We took Sunday as an opportunity to sleep in a bit (or at least I did being the one with no kids to tend to). Still feeling the pull of a largely ignored jet lag, has left me in a state of frequent yawning until I really start to come into my own around 5pm each day. We spent much of the day relaxing around the house, sharing resources and me typing up my notes and reflections from the past week. My plan was to leave on an overnight train from Limoges headed for Madrid at 7pm. I took an opportunity in the meantime to enjoy the cool, dry afternoon and take a stroll through the woods we’d explored the previous day.
It was wonderful to have some time to simply be in the woods and observe rather than analyze. Of course, I inevitably found myself doing this as well but simply reflecting on the history of this landscape , the legacy its been through and the stories and clues that remain dating back thousands of years (left for us by the Romans in the forms of the ancient stone retaining walls and roadways interlaced throughout the forest. It had been a while since I’d had time to simply be and I did my best to make the most of it over the ensuing two hours.
We’d planned to set off at 6 to reach the railway station with enough time for me to buy a ticket and depart. The route I’d planned to take, brought me north to Poities and then south down to Madrid. We arrived at the gorgeous station about 20 minutes early. Feeling a bit anxious about missing my train, I headed towards the ticket counter. When it was my turn, I was astonished to learn that the train I’d planned to take was booked. Well, initially I learned that the sleeper car I’d hoped to get which only cost 2 Euros more than just a single seat was booked. Having accepted that I might be sleeping sitting up, I then found out that there was no way I could get to Madrid that night. Plan B quickly turned to C when the ticket agent informed me that there was nothing available until Thursday (it was Sunday). As that wouldn’t do, we gathered up my things (I was thankful that Michael, Angela and Tom had stuck around to see me off) and headed back to their house where they graciously hosted me for yet another night.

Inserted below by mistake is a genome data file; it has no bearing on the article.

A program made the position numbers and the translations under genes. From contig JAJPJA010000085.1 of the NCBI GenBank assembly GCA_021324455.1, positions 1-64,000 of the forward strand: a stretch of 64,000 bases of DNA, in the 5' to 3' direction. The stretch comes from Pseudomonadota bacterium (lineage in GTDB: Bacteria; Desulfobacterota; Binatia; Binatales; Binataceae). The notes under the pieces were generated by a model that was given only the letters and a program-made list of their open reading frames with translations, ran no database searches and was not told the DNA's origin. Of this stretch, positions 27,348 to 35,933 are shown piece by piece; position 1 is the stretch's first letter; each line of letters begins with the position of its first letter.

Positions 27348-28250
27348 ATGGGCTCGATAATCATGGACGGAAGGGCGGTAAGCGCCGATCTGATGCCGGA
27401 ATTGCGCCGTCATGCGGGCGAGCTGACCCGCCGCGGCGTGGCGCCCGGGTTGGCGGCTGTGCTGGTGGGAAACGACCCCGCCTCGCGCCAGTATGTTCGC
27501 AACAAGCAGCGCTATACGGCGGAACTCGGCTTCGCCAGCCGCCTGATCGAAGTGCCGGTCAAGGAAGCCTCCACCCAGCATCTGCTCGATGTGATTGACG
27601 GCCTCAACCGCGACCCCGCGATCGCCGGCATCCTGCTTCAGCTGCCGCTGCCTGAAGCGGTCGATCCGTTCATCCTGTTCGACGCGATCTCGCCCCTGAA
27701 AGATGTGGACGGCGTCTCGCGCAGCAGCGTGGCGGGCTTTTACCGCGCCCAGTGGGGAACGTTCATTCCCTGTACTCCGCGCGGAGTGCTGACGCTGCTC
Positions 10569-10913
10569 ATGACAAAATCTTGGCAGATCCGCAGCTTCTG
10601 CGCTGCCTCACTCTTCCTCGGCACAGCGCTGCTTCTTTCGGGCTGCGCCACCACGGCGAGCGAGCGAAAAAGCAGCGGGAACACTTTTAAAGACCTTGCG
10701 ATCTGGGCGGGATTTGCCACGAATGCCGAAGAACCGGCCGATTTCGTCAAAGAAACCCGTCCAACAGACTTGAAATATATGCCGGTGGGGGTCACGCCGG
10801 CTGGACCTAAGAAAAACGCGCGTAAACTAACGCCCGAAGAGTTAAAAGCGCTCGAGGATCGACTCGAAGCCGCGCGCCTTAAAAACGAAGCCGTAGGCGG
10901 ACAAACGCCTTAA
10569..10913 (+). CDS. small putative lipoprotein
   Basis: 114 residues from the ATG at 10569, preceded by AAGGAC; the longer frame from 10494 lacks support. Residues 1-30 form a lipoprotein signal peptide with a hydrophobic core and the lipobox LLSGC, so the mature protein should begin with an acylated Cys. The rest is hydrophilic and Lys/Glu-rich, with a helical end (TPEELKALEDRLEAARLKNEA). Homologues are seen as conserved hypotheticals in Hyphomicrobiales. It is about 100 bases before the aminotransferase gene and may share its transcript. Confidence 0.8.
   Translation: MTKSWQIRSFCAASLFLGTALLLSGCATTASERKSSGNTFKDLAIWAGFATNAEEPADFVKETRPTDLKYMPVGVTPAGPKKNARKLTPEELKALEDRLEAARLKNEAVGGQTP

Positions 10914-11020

It took a fair amount of ingenuity and I have no idea what I would’ve done without the internet, but within 2 hours I’d arrived at a backup plan. Monday morning train north to Paris, flight from Paris to Madrid. I’d be there by 8 in the evening. It was definitely not what I’d hoped to do though it worked and only put me one day off my original schedule. With that taken care of, it was time to call it a night.
Michael, Tom and I set off at 7:25 to reach the train station in La Souterraine - a railways station about 30 minutes north of Michael’s village. There we said our goodbyes, I boarded the train, and was back on the road. I’m grateful to Michael and his family for their hospitality. They were gracious caring hosts living a modest life in a beautiful place. His planning efforts made for an invaluable insight into a slice of the coppice traditions in France and for that I am grateful.
I had one train transfer between La Souterraine and Paris - on the second leg of the journey I learned that I didn’t actually have a reserved seat for the last two hours which made for a bit less than comfortable experience but at least I was off. Once in Paris I had to cross town from the Austerlitz station in order to arrive at the airport. Fortunately I had a few hours to spare.Coincidentally the Paris Austerlitz Station is adjacent to a public botanical garden where I proceeded to peruse the grounds for an hour or so. Carrying my luggage on a leisurely stroll made for a bit of a tiring experience. They had some great specimen trees including a pair of black walnuts (Juglans nigra) that were probably 28” in diameter and were planted there 160 years ago.
After a quick jaunt around the city and a pass over the Seine River, I set off for the airport, ready to make my way towards Spain. The Madrid airport was very low key- I wasn’t looking forward to the stress of lines and security but it proved to be a fairly smooth and easy trip. Two hours later I was in Madrid collecting my things.
I’d found a convenient hotel on-line at a very reasonable price via the website www.booking.com. I checked in, unpacked my things and then headed out to get some dinner. The first person I encountered as I stepped out onto the street walked by swiftly and I noticed he was wearing a Middlebury College sweatshirt - that’s only an hour away from where I live. I stopped him and we chatted for a minute. He’s leading a student group there for the semester. What a very small world.
I headed up the main road and passed by a small ‘taverna’-type bar/restaurant and saw the words ‘jamon bellota’ on the menu. I stopped instantly. I’ll write about it in more detail tomorrow but jamon means ham and bellota, acorn. This is the most famous meat product produced on the Iberian peninsula. I ordered a sandwich and the waiter proceeded to remove several paper thin slices of ham from a leg suspended on a horizontal display stand. While I’m not convinced it was actual ‘jamon bellota’ (it probably should’ve cost twice or more what they charged) the meat did have a delicious, rich flavor and made for a nice sandwich, despite the fact that all it amounted to was a sliced baguette and several slices of ham. More on all of this tomorrow though… Just had to wet your appetite (I don’t even know if that qualifies as a pun?!)